The cloud of consternation over the U.S. Government’s “fiscal cliff” deal last month is starting to lift and we’re getting a clearer view of how the legislation will affect the business travel industry. The forecast? Not all sunny skies.
In fact, provisions in the deal may result in even longer lines at customs thanks to budget cuts, and proposed tax reforms will have ramifications in business travel for T&E and travel managers.
Here’s the lowdown:
Budget cuts = airport headaches
For many government agencies, fiscal year 2013 is supposed to enact an 8 percent budget cut – including U.S. Customs and Border Protection and the Transportation Security Administration. That directive is called a “sequester” that was enacted in 2011, and the fiscal cliff deal delays its effects for two months.
That means it’ll be March before we know how the 8 percent cut will affect your next trip to the airport. The U.S. Travel Association worries the budget deal could lead to regular, multi-hour long TSA lines at major hubs.
Tax reforms and T&E
Used to expensing your meals, mileage and Wi-Fi? The Global Business Travel Association is on guard to protect those deductions in 2013, though upcoming corporate tax reforms may impact traditional T&E to help the United States balance the books.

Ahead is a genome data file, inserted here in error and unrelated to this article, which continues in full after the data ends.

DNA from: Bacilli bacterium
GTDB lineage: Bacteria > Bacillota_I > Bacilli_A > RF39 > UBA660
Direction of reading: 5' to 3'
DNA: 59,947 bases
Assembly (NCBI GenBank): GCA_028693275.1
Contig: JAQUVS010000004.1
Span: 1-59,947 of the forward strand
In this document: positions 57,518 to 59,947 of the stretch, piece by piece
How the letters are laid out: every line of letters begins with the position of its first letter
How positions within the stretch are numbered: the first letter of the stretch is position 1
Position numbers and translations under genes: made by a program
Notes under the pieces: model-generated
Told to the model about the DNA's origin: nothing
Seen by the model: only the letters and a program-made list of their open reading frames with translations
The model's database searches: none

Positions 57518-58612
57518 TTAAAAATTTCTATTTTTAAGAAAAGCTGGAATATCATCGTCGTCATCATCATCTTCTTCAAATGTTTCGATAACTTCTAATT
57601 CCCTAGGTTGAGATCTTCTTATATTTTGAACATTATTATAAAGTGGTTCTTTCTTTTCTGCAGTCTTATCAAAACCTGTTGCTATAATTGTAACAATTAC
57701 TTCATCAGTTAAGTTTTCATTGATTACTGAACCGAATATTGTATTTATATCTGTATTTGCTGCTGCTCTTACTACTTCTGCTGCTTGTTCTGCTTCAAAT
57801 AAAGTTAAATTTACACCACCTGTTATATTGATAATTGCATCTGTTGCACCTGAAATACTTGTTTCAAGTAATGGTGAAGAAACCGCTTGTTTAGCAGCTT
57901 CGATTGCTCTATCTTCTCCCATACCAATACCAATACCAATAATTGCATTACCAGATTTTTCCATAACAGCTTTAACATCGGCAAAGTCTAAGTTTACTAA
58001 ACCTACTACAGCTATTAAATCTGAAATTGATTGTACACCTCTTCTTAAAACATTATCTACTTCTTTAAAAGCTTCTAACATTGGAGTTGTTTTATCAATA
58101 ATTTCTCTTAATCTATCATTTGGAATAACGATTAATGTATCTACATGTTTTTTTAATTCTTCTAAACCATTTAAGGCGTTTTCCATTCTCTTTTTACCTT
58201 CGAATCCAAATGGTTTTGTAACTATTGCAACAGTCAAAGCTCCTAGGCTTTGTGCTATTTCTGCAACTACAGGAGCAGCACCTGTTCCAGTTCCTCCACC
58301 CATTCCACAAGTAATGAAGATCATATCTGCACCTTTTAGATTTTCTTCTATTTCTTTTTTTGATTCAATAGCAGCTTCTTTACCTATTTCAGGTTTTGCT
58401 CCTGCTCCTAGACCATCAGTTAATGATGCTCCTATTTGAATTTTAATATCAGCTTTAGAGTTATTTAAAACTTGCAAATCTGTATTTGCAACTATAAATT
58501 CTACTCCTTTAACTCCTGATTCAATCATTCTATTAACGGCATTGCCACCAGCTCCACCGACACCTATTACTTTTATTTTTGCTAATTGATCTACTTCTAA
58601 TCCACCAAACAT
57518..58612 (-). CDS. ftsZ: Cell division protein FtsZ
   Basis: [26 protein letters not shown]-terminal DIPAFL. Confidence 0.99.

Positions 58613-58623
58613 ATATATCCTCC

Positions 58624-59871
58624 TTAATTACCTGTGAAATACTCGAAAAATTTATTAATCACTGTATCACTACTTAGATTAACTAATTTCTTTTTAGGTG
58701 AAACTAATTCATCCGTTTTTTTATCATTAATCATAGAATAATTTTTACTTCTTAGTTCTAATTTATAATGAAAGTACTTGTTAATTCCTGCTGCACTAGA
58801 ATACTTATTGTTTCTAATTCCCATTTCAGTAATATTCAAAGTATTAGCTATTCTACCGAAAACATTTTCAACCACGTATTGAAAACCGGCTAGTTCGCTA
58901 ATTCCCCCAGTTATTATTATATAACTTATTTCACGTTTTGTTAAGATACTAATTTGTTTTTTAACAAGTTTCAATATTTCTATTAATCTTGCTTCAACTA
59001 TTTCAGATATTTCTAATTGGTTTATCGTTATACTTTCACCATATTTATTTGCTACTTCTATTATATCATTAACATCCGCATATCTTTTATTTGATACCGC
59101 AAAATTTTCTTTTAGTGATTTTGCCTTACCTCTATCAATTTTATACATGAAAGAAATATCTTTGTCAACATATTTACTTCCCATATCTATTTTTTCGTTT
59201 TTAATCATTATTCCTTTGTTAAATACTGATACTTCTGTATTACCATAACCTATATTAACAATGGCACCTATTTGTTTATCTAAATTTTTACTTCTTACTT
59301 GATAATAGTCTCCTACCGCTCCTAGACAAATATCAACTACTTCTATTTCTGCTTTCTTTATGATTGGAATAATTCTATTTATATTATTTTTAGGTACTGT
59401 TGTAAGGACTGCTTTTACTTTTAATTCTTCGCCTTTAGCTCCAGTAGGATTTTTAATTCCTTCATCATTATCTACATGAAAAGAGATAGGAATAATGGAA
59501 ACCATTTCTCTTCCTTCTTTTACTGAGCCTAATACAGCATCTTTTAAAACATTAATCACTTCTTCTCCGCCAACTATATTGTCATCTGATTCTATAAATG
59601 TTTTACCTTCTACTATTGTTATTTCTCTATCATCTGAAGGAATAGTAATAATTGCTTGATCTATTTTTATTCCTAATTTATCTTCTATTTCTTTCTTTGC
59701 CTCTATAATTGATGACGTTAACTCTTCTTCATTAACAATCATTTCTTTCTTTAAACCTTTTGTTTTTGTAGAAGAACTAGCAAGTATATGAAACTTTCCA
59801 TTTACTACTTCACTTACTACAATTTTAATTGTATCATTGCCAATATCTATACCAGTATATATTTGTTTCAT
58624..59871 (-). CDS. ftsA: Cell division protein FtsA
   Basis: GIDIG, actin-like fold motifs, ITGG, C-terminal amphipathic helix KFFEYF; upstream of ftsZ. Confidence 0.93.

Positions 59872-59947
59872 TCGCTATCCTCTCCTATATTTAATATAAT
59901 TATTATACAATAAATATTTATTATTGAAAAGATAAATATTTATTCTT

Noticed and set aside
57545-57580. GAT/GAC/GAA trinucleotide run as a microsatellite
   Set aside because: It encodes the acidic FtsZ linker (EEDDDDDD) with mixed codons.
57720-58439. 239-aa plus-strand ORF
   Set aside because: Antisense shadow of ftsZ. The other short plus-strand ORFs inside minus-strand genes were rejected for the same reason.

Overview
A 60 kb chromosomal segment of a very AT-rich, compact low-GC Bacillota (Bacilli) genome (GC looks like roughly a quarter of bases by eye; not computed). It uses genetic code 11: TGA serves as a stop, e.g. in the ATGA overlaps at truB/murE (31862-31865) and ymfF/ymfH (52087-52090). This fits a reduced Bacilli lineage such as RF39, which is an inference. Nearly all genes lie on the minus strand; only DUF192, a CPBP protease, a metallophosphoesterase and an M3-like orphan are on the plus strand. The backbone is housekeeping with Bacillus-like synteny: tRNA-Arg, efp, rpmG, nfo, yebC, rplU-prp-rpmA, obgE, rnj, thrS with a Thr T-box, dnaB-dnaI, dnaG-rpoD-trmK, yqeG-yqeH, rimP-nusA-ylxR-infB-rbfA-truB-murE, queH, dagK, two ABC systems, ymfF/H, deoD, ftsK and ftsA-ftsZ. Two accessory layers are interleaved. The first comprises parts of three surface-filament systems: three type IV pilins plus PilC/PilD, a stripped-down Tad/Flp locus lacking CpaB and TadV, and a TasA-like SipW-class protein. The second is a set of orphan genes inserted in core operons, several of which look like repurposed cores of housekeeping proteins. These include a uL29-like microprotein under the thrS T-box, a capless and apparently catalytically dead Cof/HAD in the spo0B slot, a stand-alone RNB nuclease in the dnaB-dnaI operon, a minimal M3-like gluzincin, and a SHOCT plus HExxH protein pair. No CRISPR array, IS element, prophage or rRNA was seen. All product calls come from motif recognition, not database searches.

“Traditionally accepted business deductions, including the travel and entertainment tax deduction, remain at risk,” GBTA executive director Michael McCormick wrote in a January letter to members. For now, the fiscal cliff deal preserves T&E deductions, but the GBTA warns the industry to “remain vigilant.”
We’ll find out in March whether the “sequester” will lead to longer lines at customs and security. But while it seemed the fiscal cliff talk stormed on for months, Washington, D.C. is still foggy when it comes to the law’s long-term ramifications for travel and expense.
How is the fiscal cliff affecting your business or industry? Share your experiences in the comments below.
Featured image courtesy of: Randall Chancellor